Talented artist who created celebrity portraits, Dial Sagoo, dies in London

Letter from New Delhi

A former resident Nairobi, Dial Singh Sagoo, an artist who drew Jomo Kenyatta in 1961 while the Kenyan leader was held in detention in Maralal by the British colonial government, has died in London aged 95.

Mr Sagoo was a well known personality in the local Sikh community in pre-independence Kenya. With his father, Labh Singh, and brother Kirpal Singh, who was a member of the Legislative Council, they owned the British Furniture House.

However, art was in Dial Sagoo’s blood after he received formal training in Italy. He made portraits of many leading dignitaries in Kenya at the time, including the author Robert Ruark, as well as visiting dignitaries, including Sarvepalli Radhakrishnan, India’s second president. His portrait of Mzee Kenyatta was reproduced, with proceeds from sales supporting overseas scholarships for Kenyans.

A year before Kenya’s independence, the Sagoo family left Kenya in 1962, for London, where Sagoo continued as a portrait artist, the highlight of his career being an exhibition at the Royal Academy. This led to commissions from well-known celebrities, including Lord Mountbatten, Lord Beeching and his friend, Nairobi-born Sir Mota Singh, who became Britain’s first Asian judge and who himself died earlier this month.

Sagoo leaves a wife, Rajinder, two daughters, four grandchildren and nine great-grandchildren. His son-in-law Jasminder Singh Warah, better known as Shandy, who died in 2007, was a prominent Kenyan cricketer and motor sportsman. His other son-in-law, Philip Powell, worked as a public relations consultant in Nairobi in the 1970s.

His funeral took place at the Sikh gurdwara, Southall, London, on Friday, 25 November.

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Rumi’s Way of the Heart enchants young crowd

Over fifty young men and women gathered under a circular bamboo structure on a Sunday afternoon recently in New Delhi to learn about the Sufi emperor, Jalaluddin Rumi. The venue was Zorba The Buddha, perhaps one of the largest open faith spiritual centres located in the green suburb of South Delhi: a serene resort with tranquil gardens, reflective ponds, exotic birds and rustic dwellings.

Educated, sophisticated, eager, open and thirsty, what attracted the young crowd to this mystic poet who died more than eight hundred years ago? In short, the joy and love oozing out of his poetry. Rumi’s couplets are very simple yet very profound. In the simplest words, Rumi shares the deepest feelings that can be interpreted at three levels of romance, love and prayer. The same words at different levels mean different things. His poems appeal to all ages even after eight centuries because he talks about longing, romance that can transform into love and ultimately become prayer in such simple terms that touch the heart today.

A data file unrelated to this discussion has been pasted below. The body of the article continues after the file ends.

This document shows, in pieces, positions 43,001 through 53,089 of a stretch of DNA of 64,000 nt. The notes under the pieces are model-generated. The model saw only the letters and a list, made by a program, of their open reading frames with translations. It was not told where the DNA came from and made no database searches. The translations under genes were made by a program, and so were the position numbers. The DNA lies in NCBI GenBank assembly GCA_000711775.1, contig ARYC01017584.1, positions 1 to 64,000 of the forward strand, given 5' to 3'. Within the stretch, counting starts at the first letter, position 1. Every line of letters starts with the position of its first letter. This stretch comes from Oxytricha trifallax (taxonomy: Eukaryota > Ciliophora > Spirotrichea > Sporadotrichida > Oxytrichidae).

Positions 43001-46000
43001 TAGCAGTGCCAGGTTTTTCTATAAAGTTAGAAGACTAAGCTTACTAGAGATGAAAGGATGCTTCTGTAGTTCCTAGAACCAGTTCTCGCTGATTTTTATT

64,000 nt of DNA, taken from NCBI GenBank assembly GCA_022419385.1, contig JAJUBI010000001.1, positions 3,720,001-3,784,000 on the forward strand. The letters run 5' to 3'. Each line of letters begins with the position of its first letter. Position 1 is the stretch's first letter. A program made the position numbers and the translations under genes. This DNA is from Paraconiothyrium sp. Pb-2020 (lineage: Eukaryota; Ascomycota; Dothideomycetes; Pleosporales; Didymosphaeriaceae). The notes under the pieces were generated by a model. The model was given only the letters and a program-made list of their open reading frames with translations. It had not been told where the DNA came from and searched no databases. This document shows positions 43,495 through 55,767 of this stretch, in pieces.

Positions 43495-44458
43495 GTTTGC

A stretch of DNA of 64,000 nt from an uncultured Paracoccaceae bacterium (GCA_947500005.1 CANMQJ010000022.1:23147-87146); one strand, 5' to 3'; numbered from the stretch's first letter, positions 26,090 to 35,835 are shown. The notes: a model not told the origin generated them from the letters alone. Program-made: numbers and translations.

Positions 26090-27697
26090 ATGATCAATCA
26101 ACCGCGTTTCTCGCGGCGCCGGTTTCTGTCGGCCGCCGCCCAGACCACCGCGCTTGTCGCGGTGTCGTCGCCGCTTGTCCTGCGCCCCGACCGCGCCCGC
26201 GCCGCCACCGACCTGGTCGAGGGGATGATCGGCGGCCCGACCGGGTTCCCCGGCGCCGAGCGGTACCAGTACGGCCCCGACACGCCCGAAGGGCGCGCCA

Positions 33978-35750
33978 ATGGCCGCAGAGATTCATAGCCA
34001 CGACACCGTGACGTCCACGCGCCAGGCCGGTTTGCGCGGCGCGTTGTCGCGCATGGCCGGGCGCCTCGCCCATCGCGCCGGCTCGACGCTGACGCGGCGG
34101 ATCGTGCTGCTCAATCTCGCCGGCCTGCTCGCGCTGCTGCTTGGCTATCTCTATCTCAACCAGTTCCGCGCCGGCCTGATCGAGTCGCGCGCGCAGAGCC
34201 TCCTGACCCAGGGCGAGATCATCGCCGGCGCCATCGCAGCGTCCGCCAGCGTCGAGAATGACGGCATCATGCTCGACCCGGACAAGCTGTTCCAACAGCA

The enlightened master Osho says, “Rumi is one of the most significant poets who are also mystics. That is a rare combination; there are millions of poets in the world and there are a few mystics, but a man who is both is very rare to find. Rumi is a very rare flower. He is as great a poet as he is a mystic. Hence, his poetry is not just poetry, not just a beautiful arrangement of words. It contains immense meaning and points towards the ultimate truth. It is not entertainment, it is enlightenment.” (The Hidden Splendour).

Starting this two-hour Learnshop, the eager listeners were introduced to Rumi’s tempestuous life that started off as a respected scholar, author and mentor morphing into a lovelorn seeker and poet and whirler. The narrative is entrancing but his poetry is even more so. Reading aloud a couplet, it is easy to see how it describes the physical attraction or romance that transforms into passion. But the next step is challenging when the same couplet is interpreted as pure love beyond physical boundaries. And in the final analysis, the very same words bring you to God. That is Rumi’s magic!

It is this mystique that allures millions even today around the globe. Rumi’s poetry is recited, chanted, set to music and used as inspiration for novels, poems, music, films, You Tube videos, Facebook posts and Tweets. Recordings of Rumi poems have made it to the USA’s Billboard’s Top 20 list. In 2007, Rumi was described as the most popular poet in America.

His monumental work, Mathnawi (couplets), remains one of the purest literary glories of ancient Persia. Where a book of poetry rarely sells more than 10,000 copies, the English interpretations of Rumi’s poetry by Coleman Barks have sold more than half a million copies worldwide. Rumi’s love poems have been performed by Hollywood celebrities like Madonna, Goldie Hawn, Philip Glass and Demi Moore.

So what was Rumi’s ecstasy that triggered this deeply sensitive poetry of loving and yearning? Whirling. After a brief demonstration of the correct postures and styles, everyone stood still to slide into whirling to eclectic Sufi music that starts very slowly and gathers momentum as it reaches a crescendo.

Going round and round on one spot, whirling, makes you a young child again. The eyes are wide open; the back ramrod straight and as the music hots up, everything becomes a blur as you go round. Your mind become empty of all thoughts, as you connect with your inner self. When the music stops, you lie down, face downwards, connecting your navel to mother earth. Then you are back in the womb. Alone. Thoughtless. Just inner space. This experience has to be lived, not described.

When the young group came back from this inner journey, they were speechless. That’s what connected them to Rumi. From his words to wordless.

Kul Bhushan worked as a newspaper Editor in Nairobi for over three decades and now lives in New Delhi

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